U of M dentists beat me to my podcasting idea (but not really)

The Ann Arbor News ran a story today in the business section (of all places) titled “iPods help drill U-M students dentists: Lecture ‘podcasts’ now available.” Drill students– get it? get it? Ah, that dental humor….

Actually, this isn’t really what I’m trying to attempt with including audio in my online class, at least not exactly. I’m not even completely sure I’m doing what would be called “podcasting” because I haven’t quite figured out that part of the technology out yet, particularly the RSS stuff. I mean, I know that blogger has an audioblogging feature that is stupid easy to use: just record a message with them with a phone. The sound quality isn’t fantastic, but it is passable and I think I can set that up with RSS, but I want to do something more sophisticated than that.

Of course, the concern/worry I have is that if I build some sort of podcast outside of the class shell, I’m not convinced that my students will use it. And furthermore, I don’t know if I really need to build it outside fo the class eCollege software. As I think I mentioned earlier, I can record sound files with my iPod and a Belkin microphone, save these things as mp3s, and then simply upload them to the eCollege site. They aren’t “podcasts” in the purest sense, but hey, who cares? If they help…

… which brings me back ot the dentists. Basically, they are doing some podcasting of lectures at the U of M dental school, and you can even get them through iTunes (no, I’m not going to try to find a link to them….) The dean of the college is behind it– he says in the article that he’s on his fifth iPod.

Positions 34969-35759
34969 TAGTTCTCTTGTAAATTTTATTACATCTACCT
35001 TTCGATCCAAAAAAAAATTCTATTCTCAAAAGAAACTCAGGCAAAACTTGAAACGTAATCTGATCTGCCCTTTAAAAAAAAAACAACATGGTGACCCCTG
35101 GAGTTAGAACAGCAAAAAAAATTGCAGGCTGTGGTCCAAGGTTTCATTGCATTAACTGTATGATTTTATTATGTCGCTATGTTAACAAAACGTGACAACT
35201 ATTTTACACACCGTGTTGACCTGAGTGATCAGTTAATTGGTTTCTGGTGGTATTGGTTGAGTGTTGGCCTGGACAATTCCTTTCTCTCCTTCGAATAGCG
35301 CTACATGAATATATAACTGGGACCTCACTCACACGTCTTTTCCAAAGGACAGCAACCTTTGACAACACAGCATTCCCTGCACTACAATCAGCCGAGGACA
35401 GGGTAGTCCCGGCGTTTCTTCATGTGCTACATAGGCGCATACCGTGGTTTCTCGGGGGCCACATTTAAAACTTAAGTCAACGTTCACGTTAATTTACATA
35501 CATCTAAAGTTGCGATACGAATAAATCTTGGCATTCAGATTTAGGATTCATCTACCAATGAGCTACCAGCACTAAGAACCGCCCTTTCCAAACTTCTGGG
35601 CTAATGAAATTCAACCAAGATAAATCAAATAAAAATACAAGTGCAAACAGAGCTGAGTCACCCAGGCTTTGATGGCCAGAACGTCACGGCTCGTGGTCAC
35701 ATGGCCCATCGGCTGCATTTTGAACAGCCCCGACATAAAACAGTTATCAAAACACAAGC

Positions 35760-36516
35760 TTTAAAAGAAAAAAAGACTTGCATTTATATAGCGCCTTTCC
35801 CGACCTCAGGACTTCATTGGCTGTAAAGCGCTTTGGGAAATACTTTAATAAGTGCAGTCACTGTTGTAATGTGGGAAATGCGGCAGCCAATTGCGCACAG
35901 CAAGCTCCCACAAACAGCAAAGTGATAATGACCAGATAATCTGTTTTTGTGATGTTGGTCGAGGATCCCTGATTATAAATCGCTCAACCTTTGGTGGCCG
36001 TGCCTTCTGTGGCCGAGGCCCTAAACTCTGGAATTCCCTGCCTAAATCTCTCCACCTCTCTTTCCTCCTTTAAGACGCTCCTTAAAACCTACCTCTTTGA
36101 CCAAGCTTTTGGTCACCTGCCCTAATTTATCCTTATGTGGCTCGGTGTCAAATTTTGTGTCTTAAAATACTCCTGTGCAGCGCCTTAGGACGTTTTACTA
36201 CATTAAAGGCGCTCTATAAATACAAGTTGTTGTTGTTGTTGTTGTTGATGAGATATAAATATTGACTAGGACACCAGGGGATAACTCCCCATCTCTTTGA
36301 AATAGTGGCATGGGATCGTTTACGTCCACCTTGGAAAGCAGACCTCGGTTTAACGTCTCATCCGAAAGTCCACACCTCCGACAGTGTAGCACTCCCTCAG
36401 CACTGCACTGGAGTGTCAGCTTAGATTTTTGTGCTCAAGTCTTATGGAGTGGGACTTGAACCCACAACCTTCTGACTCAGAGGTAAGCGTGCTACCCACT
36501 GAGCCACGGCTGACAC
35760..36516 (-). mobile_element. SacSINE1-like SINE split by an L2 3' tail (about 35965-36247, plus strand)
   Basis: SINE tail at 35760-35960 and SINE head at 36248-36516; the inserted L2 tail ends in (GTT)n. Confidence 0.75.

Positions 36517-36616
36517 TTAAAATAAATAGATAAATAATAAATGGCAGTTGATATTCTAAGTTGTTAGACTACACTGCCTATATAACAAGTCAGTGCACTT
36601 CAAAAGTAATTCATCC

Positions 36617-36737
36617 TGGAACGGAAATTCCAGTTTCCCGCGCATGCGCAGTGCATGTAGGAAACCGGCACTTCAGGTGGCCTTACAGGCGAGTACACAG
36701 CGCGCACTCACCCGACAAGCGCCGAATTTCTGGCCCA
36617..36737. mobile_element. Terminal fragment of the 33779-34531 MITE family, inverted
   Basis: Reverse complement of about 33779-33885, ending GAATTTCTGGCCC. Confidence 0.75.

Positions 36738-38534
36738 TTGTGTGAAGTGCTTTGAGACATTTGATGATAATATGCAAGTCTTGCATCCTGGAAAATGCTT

But the thing that I thought was interesting for my purposes was this:

[Jared Van Ittersum, who was credited with heading the podcasting concept at U-M] said podcasting lectures evolved from a similar effort at the U-M Medical School, which provides low-resolution video of professors’ lectures for students to download from the Web.

But given the prevalence of the music players among students, podcasting emerged as a more mobile medium, said Trek Glowacki, an employee at the dental school’s informatics department and a student at U-M’s School of Information. Glowacki led the pilot study into whether students preferred podcasting to video. He found most picked the pod, which also involved far fewer university staff hours to deliver.

This interests me for a variety of different reasons, but besides the idea that the technology of the podcast is easier and more mobile for students, I think it is also considerably easier and more mobile for instructors as well. I could record and broadcast video of myself with eCollege, but even with the support I would get from Continuing Education at EMU to do this, it would still be an enormous pain in the ass. I mean, I’d have to go to a studio someplace, they’d have to cut the video together (or I’d have to do it, and that’d be a totally different learning curve), it would take a long time for students to download, etc., etc. Making and delievering a 10 minute mp3 file (albeit a not great sounding one) takes me a total of 20 minutes: 10 for the recording and 10 with the futzing. Not counting-retakes, of course.

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